A nun, a historian, and George Bernard Shaw walk into a bar. The nun says, “what the hell?” and Shaw replies, “I thought this was…”
Okay, not really. But that setup is more or less the starting point for Washington Stage Guild’s The Best of Friends, in which playwright Hugh Whitemore charts the unlikely friendship of a cloistered nun, a celebrated museum director, and old redbeard himself.
Shaw (Bill Largess), as you might expect, has the best lines, but Dame Laurentia McLachlan (Catherine Flye) lays firm claim to the plucky sunshine concession, while the man who brought them together, Sir Sydney Cockerell (David Bryan Jackson), dithers congenially enough to hold his own.
McLachlan is the dame whose writings on Gregorian Chant renewed the popularity of plainsong after centuries of neglect. She lived a sheltered, cloistered life, but was, as Shaw described her, “an enclosed nun with an unenclosed mind.” Though Cockerell was an adamant atheist, and Shaw pretty iconoclastic regarding matters of faith, they got along well, and saw each other reasonably frequently through several decades of friendship—Dame Laurentia mostly through the bars in the gate of her Benedictine convent.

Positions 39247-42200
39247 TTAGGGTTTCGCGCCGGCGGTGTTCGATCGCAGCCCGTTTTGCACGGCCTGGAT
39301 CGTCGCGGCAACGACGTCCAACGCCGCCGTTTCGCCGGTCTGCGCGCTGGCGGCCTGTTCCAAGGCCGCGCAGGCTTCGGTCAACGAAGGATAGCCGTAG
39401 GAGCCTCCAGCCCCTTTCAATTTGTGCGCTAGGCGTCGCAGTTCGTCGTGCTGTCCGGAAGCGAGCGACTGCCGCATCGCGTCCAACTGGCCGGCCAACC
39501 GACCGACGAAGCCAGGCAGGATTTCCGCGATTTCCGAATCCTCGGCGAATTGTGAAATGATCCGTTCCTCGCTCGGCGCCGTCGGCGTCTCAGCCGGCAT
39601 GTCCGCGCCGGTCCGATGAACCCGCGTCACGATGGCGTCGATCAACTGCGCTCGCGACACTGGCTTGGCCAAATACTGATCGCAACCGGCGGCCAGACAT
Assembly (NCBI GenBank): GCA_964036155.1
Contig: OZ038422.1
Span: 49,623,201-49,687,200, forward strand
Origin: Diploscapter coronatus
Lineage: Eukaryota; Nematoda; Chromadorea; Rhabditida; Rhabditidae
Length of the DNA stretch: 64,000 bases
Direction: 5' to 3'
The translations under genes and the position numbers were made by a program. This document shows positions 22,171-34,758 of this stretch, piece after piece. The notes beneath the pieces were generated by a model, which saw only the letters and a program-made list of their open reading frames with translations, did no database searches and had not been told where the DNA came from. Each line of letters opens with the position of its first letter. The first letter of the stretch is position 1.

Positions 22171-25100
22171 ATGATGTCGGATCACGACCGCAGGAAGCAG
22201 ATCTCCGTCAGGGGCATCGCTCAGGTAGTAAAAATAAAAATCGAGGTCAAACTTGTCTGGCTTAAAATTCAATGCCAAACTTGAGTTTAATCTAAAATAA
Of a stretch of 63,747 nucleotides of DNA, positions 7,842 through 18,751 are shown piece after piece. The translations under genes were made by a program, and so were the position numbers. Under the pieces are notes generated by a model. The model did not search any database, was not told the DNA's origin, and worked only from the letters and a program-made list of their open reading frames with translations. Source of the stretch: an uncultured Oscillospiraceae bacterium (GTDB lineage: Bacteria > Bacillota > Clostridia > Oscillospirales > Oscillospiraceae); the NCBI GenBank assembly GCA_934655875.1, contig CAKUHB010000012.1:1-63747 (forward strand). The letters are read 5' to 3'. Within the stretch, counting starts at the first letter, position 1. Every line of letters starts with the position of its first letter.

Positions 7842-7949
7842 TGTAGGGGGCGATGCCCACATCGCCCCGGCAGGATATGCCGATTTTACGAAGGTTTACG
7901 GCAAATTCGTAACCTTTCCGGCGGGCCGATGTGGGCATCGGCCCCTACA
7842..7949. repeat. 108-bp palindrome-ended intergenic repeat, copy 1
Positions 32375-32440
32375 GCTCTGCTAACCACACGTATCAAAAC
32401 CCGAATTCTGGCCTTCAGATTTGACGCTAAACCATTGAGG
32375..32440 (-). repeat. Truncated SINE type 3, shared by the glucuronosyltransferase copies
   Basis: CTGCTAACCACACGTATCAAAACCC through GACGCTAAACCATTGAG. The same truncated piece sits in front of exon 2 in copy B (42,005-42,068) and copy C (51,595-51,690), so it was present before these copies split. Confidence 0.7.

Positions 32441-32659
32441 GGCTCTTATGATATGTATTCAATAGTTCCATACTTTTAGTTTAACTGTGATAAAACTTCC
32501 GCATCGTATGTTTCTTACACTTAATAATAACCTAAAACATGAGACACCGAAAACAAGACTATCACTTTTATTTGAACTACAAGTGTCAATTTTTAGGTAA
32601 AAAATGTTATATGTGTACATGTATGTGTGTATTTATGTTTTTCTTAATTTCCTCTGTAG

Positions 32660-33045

To fashion a theatrical evening, Whitmore has distilled their lines principally from letters, such that the actors speak at, rather than to, one another most of the time. There’s not much in the way of dramatic urgency, but the two are amusing company as they drift winsomely—or in Shaw’s case, cantankerously—into old age.
Largess cuts a pixie-ish figure as the elderly playwright, forever darting offstage as if his presence is urgently required elsewhere. He doesn’t look much like Shaw, but affects a persuasively blunt Shavian manner. “I can forgive Nobel for inventing dynamite,” he blusters at one point, “but only a fiend in human form could have invented the Nobel Prize.”
Flye’s nun is bubbly and only occasionally cross, while Jackson’s museum director talks of reason and facts in such an airy manner, he might as well be fantasizing them. It’s all very civilized, as their lives tilt gently towards frailty and bereavement, until finally Cockerell is left alone in his chair at center stage, wondering whether the angel of death has simply forgotten him.